Port of Montreal Outing

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Yesterday I went with the Import/Export class to the Port of Montreal.  This was our last outing in class to receive a first-hand experience of the importing/exporting business that goes on in the real world.  We took the green line of the metro until we hit our destination.  After a short cab ride to the port, we were greeted by security guards inside a tiny building.  Each of us presented our Passport as way of proper identification for the security.  Our tour guide led us into the conference room to give a presentation of the Montreal Gateway Terminals Partnership.  All of the shipping is controlled through a special software program called SPARCS.  At the Port of Montreal, every boat coming into the port is either loading or unloading cargoes of a certain product.  The cargoes are shipped continuously to various locations such as Chicago, California, Toronto, Montreal, Halifax, and other important destinations.  Each cargo loaded onto the ship provides information on the equipment identification, category, status, and the code book release.  SPARCS does not necessarily need the cargo name, but the weight of the products is needed.  Each crane in the port is operated by the Quay Commander.  Quay Commanders control what cranes will operate on that day and time.  Each crane works in a timely manner to ensure that each cargo is loading or unloading in the correct time.  In the past, severe weather has affected the importing and exporting conditions at the Port of Montreal.  Severe weather happens every so often and it is a small setback for the employees. 


After our presentation was over, we were escorted to a small school bus to enter the restricted access.  The restricted access was where the shipment work occurs on a daily basis.  No one is allowed to freely roam around the shipping area because the employees cannot have any distractions in the area while completing their tasks.  Near the unloaded docks, there were employees in yellow hard hats completing the required checklists.  Each unloaded cargo must follow the checklist to ensure that there are no damages to anything inside.  For better transportation around the cargo area, each of the small trucks contains strong rubber tires.  One of the interesting sights to see was the crane positioning the cargo load onto the truck.  When an employee is loading a cargo onto a truck, there is always a wingman to direct the cargo meticulously onto the back of the truck.  Having that wingman is great for ensuring that the cargo fits perfectly onto the back of the truck.  Once the cargo is locked within the back of the truck, the product is then delivered to its destination where the product is unloaded.  We all exited off the bus and called it a day here at the Port of Montreal.  This may have been the last outing for the Import/Export class, but it certainly was a wonderful experience to understand how the importing and exporting business happens on the port.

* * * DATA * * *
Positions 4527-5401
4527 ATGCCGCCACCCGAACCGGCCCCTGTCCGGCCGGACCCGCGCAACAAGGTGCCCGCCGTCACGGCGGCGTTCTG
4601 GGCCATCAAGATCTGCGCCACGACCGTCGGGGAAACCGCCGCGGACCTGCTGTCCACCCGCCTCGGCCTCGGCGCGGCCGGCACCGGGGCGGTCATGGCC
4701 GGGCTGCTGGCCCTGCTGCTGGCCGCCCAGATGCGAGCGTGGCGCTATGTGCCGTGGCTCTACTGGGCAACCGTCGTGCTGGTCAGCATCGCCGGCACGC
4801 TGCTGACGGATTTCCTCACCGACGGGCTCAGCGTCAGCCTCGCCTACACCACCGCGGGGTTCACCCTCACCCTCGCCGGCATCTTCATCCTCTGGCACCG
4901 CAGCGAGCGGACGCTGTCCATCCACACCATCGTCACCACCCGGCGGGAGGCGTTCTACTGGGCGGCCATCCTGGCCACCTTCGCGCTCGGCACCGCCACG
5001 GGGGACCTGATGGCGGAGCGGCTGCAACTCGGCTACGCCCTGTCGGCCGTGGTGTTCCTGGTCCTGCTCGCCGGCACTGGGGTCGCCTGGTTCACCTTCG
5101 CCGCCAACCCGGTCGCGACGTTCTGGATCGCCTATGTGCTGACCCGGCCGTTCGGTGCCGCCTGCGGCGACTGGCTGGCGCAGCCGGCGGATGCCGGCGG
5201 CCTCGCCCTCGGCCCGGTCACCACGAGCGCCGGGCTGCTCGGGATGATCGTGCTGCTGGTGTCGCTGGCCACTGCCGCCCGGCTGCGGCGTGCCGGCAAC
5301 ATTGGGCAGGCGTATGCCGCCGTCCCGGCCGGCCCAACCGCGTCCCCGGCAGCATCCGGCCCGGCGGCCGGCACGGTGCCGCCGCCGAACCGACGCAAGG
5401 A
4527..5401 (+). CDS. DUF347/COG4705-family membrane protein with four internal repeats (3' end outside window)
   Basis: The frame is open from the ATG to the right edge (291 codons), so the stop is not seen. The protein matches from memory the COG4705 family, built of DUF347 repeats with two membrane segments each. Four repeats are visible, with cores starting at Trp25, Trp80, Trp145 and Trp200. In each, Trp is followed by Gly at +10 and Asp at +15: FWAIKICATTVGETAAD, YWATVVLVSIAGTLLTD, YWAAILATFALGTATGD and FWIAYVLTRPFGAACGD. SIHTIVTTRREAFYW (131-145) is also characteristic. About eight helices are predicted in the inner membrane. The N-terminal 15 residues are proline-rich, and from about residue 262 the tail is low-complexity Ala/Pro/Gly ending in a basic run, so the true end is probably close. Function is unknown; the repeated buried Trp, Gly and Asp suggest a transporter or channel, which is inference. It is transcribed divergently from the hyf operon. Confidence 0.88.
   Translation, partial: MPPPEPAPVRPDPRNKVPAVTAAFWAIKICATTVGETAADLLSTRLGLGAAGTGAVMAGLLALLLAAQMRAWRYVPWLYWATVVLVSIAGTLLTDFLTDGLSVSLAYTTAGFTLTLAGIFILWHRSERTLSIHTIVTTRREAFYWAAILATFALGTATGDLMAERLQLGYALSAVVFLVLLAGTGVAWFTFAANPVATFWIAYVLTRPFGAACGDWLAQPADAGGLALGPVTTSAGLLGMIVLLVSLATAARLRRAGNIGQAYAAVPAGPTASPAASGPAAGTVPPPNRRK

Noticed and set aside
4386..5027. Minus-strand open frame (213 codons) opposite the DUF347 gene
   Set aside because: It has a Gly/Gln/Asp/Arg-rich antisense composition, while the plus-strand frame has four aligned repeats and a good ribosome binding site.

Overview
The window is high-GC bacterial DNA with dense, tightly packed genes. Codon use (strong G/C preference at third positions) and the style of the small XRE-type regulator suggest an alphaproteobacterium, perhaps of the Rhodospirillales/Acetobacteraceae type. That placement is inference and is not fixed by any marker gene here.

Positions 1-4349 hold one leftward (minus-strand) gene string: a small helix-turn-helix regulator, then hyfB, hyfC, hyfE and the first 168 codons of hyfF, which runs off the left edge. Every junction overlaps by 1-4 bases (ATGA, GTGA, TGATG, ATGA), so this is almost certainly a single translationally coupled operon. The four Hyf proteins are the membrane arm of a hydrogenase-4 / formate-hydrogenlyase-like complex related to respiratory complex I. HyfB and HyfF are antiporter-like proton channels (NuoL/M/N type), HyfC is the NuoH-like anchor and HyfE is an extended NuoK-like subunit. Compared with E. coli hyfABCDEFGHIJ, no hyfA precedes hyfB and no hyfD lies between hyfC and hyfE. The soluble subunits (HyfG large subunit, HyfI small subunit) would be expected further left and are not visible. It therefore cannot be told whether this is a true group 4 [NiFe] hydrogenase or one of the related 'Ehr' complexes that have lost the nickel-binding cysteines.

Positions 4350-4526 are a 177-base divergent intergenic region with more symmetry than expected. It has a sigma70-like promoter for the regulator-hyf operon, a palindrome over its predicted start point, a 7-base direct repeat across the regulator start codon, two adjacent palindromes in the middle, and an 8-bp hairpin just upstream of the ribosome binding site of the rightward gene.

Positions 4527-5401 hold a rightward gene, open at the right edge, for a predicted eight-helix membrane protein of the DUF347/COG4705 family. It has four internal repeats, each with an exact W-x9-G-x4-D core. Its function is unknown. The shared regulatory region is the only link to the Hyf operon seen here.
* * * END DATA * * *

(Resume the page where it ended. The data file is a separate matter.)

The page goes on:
Written by Jonathan Carey, majoring in Management of Creative Media with emphasis in Game Production